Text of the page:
Abbott Jude Joseph Boskovich Old West Miles White

The Heart of the Matter

Healthcare stocks over the past six months haven’t been getting the benefit of the doubt from investors. Is Abbott Labs, following the close of a potentially transformative merger, a good candidate for one that should? By Ori Eyal

Value investors, like moths to a flame, pay careful heed to news events that cause negative market reactions. That’s especially true when they respect the company whose stock got hammered and when their initial take is that the news is actually positive rather than negative. Even better is when the CEO of the maligned firm steps in to buy shares on the dip worth more than $46 million for his personal account.


That exact setup attracted the attention of Joseph Boskovich Sr. of Old West Investment Management to Abbott Laboratories stock last year. Within a month of the company’s April announcement that it would pay $25 billion to acquire device-maker St. Jude Medical, Abbott’s shares had fallen nearly 15%. That was despite the company’s strong track record in creating value through mergers and acquisitions. When Abbott’s CEO of 17 years, Miles White, made his open-market purchases, Boskovich dug much deeper. “When a long-tenured and successful CEO makes a purchase of that size there’s really only one thing on his mind – he thinks the stock is going to go much higher.”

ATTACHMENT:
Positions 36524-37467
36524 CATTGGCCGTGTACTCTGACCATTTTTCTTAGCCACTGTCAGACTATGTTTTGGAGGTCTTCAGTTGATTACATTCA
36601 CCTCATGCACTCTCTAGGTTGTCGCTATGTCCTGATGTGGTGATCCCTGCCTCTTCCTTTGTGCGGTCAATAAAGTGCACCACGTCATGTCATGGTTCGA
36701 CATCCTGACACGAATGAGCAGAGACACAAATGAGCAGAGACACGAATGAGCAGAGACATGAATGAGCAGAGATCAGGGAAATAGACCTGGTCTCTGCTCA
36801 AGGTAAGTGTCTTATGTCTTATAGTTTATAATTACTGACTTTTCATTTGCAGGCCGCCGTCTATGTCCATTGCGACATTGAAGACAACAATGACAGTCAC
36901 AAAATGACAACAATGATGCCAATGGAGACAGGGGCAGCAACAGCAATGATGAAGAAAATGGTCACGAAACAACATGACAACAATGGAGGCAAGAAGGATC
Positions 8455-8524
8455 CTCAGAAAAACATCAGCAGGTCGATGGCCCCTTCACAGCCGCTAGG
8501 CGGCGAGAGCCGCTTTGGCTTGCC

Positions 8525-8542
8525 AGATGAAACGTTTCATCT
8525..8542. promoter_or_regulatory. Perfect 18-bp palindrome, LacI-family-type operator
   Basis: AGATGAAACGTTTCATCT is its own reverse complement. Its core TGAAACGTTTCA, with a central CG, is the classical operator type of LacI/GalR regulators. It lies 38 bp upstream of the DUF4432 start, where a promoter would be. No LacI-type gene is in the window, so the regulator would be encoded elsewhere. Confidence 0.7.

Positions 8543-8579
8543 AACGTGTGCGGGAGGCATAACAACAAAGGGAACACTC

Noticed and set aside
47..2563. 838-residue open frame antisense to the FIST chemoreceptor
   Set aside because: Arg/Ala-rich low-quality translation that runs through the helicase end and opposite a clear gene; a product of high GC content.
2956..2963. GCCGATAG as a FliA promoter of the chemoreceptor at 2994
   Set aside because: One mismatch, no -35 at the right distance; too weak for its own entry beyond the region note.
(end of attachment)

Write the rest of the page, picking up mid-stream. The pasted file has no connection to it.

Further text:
Abbott sells an array of healthcare products through four divisions: pharmaceutical, diagnostic, nutritional and cardiovascular. This last division will be significantly enhanced with the merger, as St. Jude’s devices add complementary strength in such areas as heart failure, arrhythmias and vascular disease. The entire cardiovascular-related market is expected to grow significantly as the world’s population ages – in the U.S., for example, more than 40% of adults are expected to suffer from some form of cardiovascular disease by the year 2030.

Abbott ended up paying about 20x estimated 2017 earnings for St. Jude – the deal closed earlier this month – a multiple Boskovich considers entirely fair given the business’s stand-alone growth prospects and the potential for revenue and cost synergies from the merger. With mostly complementary but not directly competing products, he sees considerable potential for cross-selling to each company’s customer bases, and he believes $500 million can be taken out of R&D and selling, general and administrative costs by 2020.


While many healthcare companies face pricing pressures, Boskovich believes Abbott’s pricing and profit margins are already fair due to competition from Boston Scientific and Medtronic. He also expects the FDA to be more collaborative under the new administration.


At a recent $41, Abbott shares trade for 13.7x Boskovich’s $3 2018 EPS estimate. That’s far too cheap, he says, for a proven, well-managed company that is integrating an acquisition that he believes can drive low-double-digit earnings growth for the foreseeable future. He considers a 20x multiple fully warranted, which if he’s right on earnings would result in a $60 share price. A positive outcome for all shareholders – including CEO White, whose purchases last year were made at around the current share price.